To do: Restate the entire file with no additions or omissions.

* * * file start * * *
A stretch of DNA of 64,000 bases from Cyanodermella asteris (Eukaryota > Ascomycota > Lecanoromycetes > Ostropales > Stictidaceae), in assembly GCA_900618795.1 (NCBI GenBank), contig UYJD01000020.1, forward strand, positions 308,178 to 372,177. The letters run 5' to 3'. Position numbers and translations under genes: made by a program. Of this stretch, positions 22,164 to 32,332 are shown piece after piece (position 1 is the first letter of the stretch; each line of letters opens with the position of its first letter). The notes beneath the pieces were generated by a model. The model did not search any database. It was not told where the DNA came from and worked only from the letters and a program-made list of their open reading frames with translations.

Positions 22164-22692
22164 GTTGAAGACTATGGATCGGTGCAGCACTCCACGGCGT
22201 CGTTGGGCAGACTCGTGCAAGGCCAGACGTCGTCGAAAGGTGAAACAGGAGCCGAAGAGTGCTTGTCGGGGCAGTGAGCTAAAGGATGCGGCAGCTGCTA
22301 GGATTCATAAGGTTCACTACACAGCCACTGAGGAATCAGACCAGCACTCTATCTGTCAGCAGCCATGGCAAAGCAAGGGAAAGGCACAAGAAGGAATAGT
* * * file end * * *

A stretch of DNA of 64,000 bases from Cyanodermella asteris (Eukaryota > Ascomycota > Lecanoromycetes > Ostropales > Stictidaceae), in assembly GCA_900618795.1 (NCBI GenBank), contig UYJD01000020.1, forward strand, positions 308,178 to 372,177. The letters run 5' to 3'. Position numbers and translations under genes: made by a program. Of this stretch, positions 22,164 to 32,332 are shown piece after piece (position 1 is the first letter of the stretch; each line of letters opens with the position of its first letter). The notes beneath the pieces were generated by a model. The model did not search any database. It was not told where the DNA came from and worked only from the letters and a program-made list of their open reading frames with translations.

Positions 22164-22692
22164 GTTGAAGACTATGGATCGGTGCAGCACTCCACGGCGT
22201 CGTTGGGCAGACTCGTGCAAGGCCAGACGTCGTCGAAAGGTGAAACAGGAGCCGAAGAGTGCTTGTCGGGGCAGTGAGCTAAAGGATGCGGCAGCTGCTA
22301 GGATTCATAAGGTTCACTACACAGCCACTGAGGAATCAGACCAGCACTCTATCTGTCAGCAGCCATGGCAAAGCAAGGGAAAGGCACAAGAAGGAATAGT